The Big Bang Theory
Immediately after the Big Bang, the universe was in an extremely hot and optically dense state and began expanding rapidly but cooled sufficiently after the initial expansion to allow energy to be converted into various subatomic particles that included protons, neutrons, and electrons. The simplest atomic nuclei were formed in the first three minutes after the Big Bang, but the first electrically neutral atoms took thousands of years to appear. The majority of atoms that were produced by the Big Bang were hydrogen (H) and helium (He), along with traces of lithium (Li). Colossal clouds of these primordial elements later coalesced through gravity to form stars and galaxies, and the heavier elements were synthesized either within stars or during supernovae explosions.
It is important to note that Big Bang is not the only cosmological theory that gained widespread acceptance. In fact, the scientific community was once divided between supporters of two different models of the universe: the Big Bang and the Steady State theory.
The Steady State theory was originally proposed in 1920 by James Jeans and revised in 1948 by Hermann Bondi, Thomas Gold, and Fred Hoyle 4. A steady-state universe has no beginning or end in time. The universe always expands but maintains a constant average density at all times by allowing matter to be continuously created to form new stars and galaxies. The rate of creation of new stars and galaxies is the same as the rate the old ones become unobservable because of their increasing distance and velocity of recession. The average density of the universe is the same and, on the grand scale, galaxies of all possible ages are uniformly interspersed in space.
The steady-state theory gained many supporters in the 1950s and 1960s but eventually faded away mainly because the theory had no reasonable explanation for CMB. On the other hand, most cosmologists started to believe that the Big Bang model explains how the universe evolved after 14 billion years of its birth because of the mounting observational evidence. This article explores this evidence starting with a very brief overview of Albert Einstein’s general theory of relativity which is basic framework of the Big Bang model.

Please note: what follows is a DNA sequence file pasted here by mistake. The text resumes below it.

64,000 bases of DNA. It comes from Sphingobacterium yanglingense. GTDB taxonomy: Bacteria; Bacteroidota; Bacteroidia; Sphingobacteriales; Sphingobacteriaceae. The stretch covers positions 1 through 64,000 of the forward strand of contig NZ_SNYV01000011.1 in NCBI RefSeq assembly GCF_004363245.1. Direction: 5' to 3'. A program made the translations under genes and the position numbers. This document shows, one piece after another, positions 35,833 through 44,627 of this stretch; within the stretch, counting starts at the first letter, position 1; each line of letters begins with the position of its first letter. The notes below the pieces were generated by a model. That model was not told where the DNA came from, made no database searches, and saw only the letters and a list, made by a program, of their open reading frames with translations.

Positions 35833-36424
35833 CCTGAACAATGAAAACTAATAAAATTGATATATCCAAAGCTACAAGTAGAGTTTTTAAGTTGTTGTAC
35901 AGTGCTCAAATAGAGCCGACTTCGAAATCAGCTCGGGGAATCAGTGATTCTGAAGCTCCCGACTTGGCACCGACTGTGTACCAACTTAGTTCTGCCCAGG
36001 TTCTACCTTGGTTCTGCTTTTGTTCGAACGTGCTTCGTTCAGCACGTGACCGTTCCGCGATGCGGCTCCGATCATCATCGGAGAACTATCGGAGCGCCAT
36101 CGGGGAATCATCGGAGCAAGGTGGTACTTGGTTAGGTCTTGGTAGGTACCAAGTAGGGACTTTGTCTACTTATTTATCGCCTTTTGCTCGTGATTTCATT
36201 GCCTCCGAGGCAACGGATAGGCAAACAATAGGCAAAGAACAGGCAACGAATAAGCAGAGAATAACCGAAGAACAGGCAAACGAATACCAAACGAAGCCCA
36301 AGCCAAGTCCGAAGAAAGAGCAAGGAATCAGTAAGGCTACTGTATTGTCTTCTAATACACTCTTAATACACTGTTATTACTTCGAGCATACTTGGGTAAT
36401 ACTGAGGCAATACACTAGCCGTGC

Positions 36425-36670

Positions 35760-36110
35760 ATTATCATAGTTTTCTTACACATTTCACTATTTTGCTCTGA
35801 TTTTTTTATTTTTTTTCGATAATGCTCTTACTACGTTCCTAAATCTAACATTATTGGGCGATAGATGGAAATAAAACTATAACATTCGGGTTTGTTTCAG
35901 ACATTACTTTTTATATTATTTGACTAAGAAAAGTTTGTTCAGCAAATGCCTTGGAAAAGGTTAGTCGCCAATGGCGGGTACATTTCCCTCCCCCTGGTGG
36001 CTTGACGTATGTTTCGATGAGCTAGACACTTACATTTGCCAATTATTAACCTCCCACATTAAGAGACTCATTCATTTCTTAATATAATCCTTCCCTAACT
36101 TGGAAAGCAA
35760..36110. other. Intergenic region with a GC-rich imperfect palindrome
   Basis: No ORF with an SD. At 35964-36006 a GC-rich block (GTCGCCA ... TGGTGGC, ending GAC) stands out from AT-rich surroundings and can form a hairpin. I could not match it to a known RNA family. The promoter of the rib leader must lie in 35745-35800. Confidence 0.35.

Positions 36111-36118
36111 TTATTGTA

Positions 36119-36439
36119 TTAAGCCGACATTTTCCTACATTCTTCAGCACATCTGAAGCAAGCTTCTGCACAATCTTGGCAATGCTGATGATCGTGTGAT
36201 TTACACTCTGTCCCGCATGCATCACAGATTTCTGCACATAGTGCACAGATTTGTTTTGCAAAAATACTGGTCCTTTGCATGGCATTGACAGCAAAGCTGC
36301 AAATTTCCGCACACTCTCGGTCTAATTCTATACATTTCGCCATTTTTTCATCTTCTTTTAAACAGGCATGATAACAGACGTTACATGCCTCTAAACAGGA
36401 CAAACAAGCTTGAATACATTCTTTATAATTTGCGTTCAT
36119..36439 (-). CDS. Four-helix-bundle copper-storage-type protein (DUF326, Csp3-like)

Einstein’s general theory of relativity is an essential tool in modern astrophysics and it provides the framework of the standard Big Bang model of cosmology. It is a theory of gravitation whose defining feature is its use of the Einstein field equations the solutions of which define the topology of the space-time and how objects move under the influence of gravitational fields. The laws governing cosmic evolution appears to be written in the language of mathematics and Einstein’s geometrical interpretation of space and time is firmly grounded in mathematical equations. While it is not necessary to be well versed in advance mathematics, it is important to understand some of the predictions made by the general theory of relativity to make sense of our current understanding of the evolution of the universe.
As high resolution telescopes and satellite technology were developed, a wealth of observational data started to become available. In the field of cosmology, where the observables are sometimes located millions of light years away from us, the only way we can study them is via the light that they emit or reflect. Furthermore, the light which is detected today has often originated millions of years ago. To make sense of the observational data, one needed a solid theoretical understanding of the nature of space-time. Einstein’s theory gave that foundation to the cosmologists so they knew what to look for.
4 Fred Hoyle famously coined the phrase “Big Bang” although he meant it to derisively oppose his opponents’ views, but the phrase stuck.